July 8 1961 – First French match in New Zealand.
The 1961 tour of New Zealand had been eagerly awaited. It was the first by a French team, and New Zealanders did not quite know what to expect. The French had a reputation for playing with flair and passion, but not always that successfully. But, they had beaten the All Blacks in Paris in 1954 and in 1958 had won a test series against the Springboks, in South Africa, something the 1960 All Blacks were unable to do. Obviously they were a dangerous side, with the added attraction of being French, probably stylish, perhaps with a touch of glamour and, different.
The difference became evident at their very first practice at Nelson College when one of touring forwards came onto the field and relieved himself against one of the goalposts. Shock, horror in conservative New Zealand. There were official discussions, the French management was spoken to and to their credit the French behaved admirably thereafter.
The first team to oppose the tourists was chosen from the Nelson, Marlborough and Golden Bay-Motueka unions. Well-known players in the home team were the All Black wing Bruce McPhail, who had arrived from Canterbury in 1960, and South Island representative Murray Surgenor, who was also a New Zealand triallist. Bevan Dalley, the centre, was a nephew of former All Black halfback Bill Dalley.
A crowd of 11,000 watched the game, which was played in sunny weather on a firm ground. The visitors had a light breeze behind them for the first half. The home team held the tourists until halftime, but in the second spell the Frenchmen produced some dazzling football which delighted the spectators and left Combined lamenting.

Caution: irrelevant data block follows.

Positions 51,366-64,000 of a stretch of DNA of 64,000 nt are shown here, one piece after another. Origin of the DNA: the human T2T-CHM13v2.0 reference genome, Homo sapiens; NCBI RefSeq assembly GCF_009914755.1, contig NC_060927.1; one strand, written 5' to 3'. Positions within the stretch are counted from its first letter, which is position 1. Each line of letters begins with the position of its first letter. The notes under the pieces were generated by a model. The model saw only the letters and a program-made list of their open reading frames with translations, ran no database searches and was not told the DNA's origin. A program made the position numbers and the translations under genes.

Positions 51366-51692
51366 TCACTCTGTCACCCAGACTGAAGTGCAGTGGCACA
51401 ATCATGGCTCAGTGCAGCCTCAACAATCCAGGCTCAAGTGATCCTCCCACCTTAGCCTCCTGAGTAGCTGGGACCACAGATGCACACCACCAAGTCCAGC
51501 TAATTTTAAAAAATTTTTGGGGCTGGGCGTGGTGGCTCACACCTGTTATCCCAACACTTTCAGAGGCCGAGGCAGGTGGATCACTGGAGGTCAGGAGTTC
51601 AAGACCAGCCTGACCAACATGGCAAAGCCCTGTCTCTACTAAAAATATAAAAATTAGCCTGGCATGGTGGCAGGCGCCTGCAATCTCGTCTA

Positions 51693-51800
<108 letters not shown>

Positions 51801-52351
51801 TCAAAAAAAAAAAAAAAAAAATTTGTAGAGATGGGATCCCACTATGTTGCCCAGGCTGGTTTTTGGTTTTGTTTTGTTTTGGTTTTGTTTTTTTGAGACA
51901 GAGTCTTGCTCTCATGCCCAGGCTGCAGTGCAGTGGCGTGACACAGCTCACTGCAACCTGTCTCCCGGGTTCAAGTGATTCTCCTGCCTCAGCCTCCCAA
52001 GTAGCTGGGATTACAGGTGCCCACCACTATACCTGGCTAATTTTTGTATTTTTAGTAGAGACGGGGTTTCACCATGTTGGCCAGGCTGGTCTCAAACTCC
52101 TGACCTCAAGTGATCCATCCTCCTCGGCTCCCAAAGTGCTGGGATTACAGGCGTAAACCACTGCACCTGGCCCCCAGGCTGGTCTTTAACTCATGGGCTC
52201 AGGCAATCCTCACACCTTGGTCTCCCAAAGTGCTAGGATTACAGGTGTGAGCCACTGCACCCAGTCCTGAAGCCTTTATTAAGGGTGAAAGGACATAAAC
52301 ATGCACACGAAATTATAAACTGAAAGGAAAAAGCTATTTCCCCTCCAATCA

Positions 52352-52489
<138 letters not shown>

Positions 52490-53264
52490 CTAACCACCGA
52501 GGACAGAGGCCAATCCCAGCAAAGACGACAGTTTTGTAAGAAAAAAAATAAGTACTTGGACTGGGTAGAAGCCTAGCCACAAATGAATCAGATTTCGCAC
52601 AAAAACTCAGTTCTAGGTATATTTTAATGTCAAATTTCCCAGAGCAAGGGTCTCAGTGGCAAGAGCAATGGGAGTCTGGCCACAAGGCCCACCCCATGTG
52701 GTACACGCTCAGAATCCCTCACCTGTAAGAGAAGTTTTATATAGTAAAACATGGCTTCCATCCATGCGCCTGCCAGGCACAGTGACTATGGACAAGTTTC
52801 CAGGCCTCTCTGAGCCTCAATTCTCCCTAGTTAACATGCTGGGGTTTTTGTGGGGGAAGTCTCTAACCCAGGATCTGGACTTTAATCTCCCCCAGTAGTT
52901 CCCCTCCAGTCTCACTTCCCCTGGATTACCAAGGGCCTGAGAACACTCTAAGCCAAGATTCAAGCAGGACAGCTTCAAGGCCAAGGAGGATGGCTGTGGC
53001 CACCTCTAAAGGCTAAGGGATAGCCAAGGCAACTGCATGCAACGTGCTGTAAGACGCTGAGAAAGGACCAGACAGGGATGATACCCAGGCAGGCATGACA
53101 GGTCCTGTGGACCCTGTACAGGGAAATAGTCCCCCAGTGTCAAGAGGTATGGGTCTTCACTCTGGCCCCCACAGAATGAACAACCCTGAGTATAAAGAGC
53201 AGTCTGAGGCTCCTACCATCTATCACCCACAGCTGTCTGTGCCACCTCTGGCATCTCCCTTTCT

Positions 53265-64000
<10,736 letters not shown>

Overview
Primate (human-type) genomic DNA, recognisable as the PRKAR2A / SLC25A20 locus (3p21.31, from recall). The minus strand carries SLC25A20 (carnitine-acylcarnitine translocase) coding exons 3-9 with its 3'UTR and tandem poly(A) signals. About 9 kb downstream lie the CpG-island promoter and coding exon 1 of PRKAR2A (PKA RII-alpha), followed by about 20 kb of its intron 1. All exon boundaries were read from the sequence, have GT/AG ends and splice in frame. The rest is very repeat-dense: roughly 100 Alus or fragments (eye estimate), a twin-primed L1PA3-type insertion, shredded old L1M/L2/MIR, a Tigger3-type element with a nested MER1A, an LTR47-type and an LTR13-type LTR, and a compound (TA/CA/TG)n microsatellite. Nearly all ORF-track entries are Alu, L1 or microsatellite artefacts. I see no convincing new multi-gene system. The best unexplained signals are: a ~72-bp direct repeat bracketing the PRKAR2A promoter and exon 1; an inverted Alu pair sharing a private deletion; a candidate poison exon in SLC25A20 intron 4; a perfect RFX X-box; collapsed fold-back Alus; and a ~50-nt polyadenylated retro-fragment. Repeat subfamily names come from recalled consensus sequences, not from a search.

Fifteen minutes had elapsed before Dupuy opened the scoring with a try after receiving a slick reverse pass from Vannier, who missed the conversion. Twelve minutes later Gardiner kicked across to McPhail’s wing and the speedster snapped up the ball to dive over for a spectacular try. Delany failed to convert.
France regained the lead when Saux broke through from the end of a lineout to send Donenech over for an unconverted try. Right on halftime Delany brought a roar from the crowd when he sent over a dropped goal from 45 yards to level the score.
The second half had scarcely begun when France grabbed the lead back. Bouquet poanced on a loose ball to touch down near the corner after a good run. Albaladejo converted. The French forwards were hot on attack, tossing the ball about near the home 25, when McPhail intercepted a pass. He broke clear, kicked over Vannier’s head and won a thrilling race to score near the posts. Delany’s conversion made the score 11-all.
Vannier fielded the ball at halfway and with a left-foot dropkick sent the ball soaring between the posts. Within two minutes the visitors scored again when Rancoule seized on a loose ball to touch down for an unconverted try. A switch of direction in the French backs sent Dupuy streaking down the touchline. Avoiding a tackle by Thelin, he drew Delany before sending Boniface away for a try. Albaladejo was off target with the kick.
A passing rush which had the ball moving from one side of the field to the other ended in a try to Vannier in the corner, Cazals then broke away from a lineout to put Saux over for a try, and in the closing stages Albaladejo goaled from a penalty to make the final score 29-11.
Delany bad a useful game at fullback for the home team, while McPhail scored two excellent tries and did some valuable covering. The other home backs acquitted themselves well. Ray Sutherland, Wratt, Surgenor and Wilson were the best of the Combined forwards,
The visitors looked a little short on fitness but they did enough to show their capabilities. Vannier did some good work, and the strongly built halfback Lacroix passed swiftly and accurately. Other French backs to catch the eye were Albaladejo and Boniface.
The visiting forwards were very loose and were beaten in the lineouts by Wratt and Sutherland. Laudouar took six tightheads to one and showed up as a useful all-round forward. Domenech and Cazals were the best of the other forwards.
“The Visitors” R H Chester & N A C McMillan, Moa Publications, pub. 1990 p.344-55.